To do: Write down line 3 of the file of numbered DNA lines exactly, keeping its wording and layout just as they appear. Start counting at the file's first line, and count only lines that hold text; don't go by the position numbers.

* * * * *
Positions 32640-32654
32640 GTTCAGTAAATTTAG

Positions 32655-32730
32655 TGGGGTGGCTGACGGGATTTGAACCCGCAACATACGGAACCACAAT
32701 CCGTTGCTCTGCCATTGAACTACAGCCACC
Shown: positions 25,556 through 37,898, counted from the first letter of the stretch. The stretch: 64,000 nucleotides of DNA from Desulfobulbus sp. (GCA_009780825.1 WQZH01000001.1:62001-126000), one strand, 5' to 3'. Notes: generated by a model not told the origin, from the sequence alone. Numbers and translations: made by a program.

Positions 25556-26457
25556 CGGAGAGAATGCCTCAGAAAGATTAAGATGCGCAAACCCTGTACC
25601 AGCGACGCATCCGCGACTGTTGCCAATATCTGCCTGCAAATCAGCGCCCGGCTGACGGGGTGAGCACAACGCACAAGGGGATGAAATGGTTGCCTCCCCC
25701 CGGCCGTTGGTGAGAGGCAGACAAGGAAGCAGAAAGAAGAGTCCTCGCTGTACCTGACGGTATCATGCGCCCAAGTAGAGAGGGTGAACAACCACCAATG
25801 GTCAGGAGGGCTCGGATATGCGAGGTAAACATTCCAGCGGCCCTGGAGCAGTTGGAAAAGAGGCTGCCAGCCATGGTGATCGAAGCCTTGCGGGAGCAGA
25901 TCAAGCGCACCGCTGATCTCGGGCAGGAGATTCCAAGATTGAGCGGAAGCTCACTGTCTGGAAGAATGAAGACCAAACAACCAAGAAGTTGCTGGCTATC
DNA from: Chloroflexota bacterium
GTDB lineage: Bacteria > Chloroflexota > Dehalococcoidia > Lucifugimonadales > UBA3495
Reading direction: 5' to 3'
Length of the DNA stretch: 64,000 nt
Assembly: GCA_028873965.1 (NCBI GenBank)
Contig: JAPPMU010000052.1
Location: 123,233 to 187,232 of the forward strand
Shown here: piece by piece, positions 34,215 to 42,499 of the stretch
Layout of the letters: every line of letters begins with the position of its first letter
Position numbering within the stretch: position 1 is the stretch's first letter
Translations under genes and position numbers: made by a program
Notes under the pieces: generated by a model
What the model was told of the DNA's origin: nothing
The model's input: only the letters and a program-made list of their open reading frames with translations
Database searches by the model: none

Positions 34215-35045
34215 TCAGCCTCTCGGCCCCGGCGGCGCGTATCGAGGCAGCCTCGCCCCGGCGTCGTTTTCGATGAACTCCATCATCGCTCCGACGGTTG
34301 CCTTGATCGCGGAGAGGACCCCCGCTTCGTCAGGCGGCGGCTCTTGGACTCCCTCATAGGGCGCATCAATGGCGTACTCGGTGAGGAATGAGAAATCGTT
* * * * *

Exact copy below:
Positions 32655-32730